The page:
Recently I posted about how I schedule my whole day using time blocking. This sort of thing can be controversial, and it clearly doesn’t work for everybody. Some of the conversation around this got me thinking about what makes it more suited for some folks than others.
I think a lot of it has a lot to do with what kind of work you do. Think of work as a spectrum: On one end of the spectrum is work that’s completely interrupt driven. For instance, a manager who spends all of his time responding to emails and phone calls from other people and dealing with urgent issues as they come up. On the other end of a spectrum is work that’s completely predictable and consistent. Say, assembly line work.
If your work is very interrupt driven, where most of your day is spent reacting to stuff that comes in, time blocking probably isn’t going to be very useful. There’s just not enough predictability to plan out your day in advance.
It might seem that time blocking would be helpful for very routine work, but if the routine is totally consistent time blocking isn’t really that helpful. There’s no reason to sit down time block each day if all you’re doing is repeating the same schedule over and over.
Where time blocking really works best is in the middle of the spectrum. The work is variable enough that planning is useful but consistent enough that planning is possible. This really boils down to lead time. If you can’t know what you’ll be working on 15 minutes from now, time blocking is impossible. If you know what you’ll be working on at any given time next week or next month, time blocking is unnecessary. The sweet spot is when you can plan out the rest of the day or tomorrow’s work with reasonable certainty.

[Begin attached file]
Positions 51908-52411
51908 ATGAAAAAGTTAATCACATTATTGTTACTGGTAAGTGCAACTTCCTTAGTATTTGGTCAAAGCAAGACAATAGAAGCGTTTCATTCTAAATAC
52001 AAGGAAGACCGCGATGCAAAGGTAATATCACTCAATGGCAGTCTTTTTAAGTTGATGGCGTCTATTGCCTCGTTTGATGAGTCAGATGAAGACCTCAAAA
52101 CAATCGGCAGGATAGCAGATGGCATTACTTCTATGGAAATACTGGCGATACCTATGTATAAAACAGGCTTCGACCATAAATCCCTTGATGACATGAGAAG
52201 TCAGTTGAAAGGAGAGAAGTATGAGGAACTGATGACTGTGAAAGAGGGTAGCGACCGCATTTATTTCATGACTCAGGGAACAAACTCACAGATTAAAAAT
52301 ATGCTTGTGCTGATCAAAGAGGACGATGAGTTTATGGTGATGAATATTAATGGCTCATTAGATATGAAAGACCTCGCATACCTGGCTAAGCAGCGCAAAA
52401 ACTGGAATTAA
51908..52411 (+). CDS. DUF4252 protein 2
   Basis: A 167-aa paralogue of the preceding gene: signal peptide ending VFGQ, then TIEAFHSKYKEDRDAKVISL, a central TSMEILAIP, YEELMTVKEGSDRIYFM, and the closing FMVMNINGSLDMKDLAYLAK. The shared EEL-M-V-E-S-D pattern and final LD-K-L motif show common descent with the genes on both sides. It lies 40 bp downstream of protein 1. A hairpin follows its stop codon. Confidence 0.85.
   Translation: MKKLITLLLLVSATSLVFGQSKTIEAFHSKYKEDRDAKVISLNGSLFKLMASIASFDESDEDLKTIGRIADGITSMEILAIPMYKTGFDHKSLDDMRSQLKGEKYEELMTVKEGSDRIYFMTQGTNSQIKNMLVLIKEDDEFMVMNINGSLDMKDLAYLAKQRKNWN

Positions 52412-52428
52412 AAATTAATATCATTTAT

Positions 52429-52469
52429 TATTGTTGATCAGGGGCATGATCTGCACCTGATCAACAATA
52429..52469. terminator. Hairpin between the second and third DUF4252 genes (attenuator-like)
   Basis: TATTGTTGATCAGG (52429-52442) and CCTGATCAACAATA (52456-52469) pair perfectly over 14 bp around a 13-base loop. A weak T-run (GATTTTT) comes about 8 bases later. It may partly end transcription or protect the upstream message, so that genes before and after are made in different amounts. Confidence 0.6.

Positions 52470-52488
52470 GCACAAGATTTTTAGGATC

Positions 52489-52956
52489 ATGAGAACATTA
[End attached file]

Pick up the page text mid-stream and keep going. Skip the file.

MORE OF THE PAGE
Of course, this is an oversimplification. Lots of people’s work is a mix of different types. There are times when you get interrupted even in the most consistent of jobs. And even in very interruption-driven jobs, there might be some things that are totally consistent, like weekly meetings.
While time blocking is most useful in situations where most of the work falls on the middle of that spectrum any time blocking system needs to be adaptable to some level of interruption and some level of consistency. Of these, dealing with consistency is much easier. Those regularly scheduled events can be the skeleton that you build your time blocks around.
Interruptions are trickier. At a basic level, it may just amount to staying flexible and not getting too committed to your time blocked schedule. If it’s a quick interruption, you may be able to deal with it and get back to your planned time block, but sometimes you just have to roll with the punches blow up the schedule. I like David Sparks’ description that, “A calendar is a soup, not a puzzle.” Sometimes you need to stir the soup.
Another alternative might be scheduling your interruptions. “Scheduling interruptions” may seem like an oxymoron, but depending on how time sensitive the interruption is, it may be possible. If most of your interruptions can wait a few hours, you might be able to do something like scheduling a block of time at 11 o’clock to deal with all the interruptions that came in that morning (this is effectively what the advice to only check your email twice a day is doing). Similarly, you may be able to set up “office hours” when you’ll be available for walk-ins from colleagues and others while walling off other time in your schedule to do deep work.
Time blocking isn’t for everyone. Depending on the type of work you do it may or may not be suitable (not to mention other issues, like whether it fits your personality or how much control you have over your work). Even for those who find time blocking suits them, it’s not going to work the same way for everyone. That said, it can be a very adaptable practice.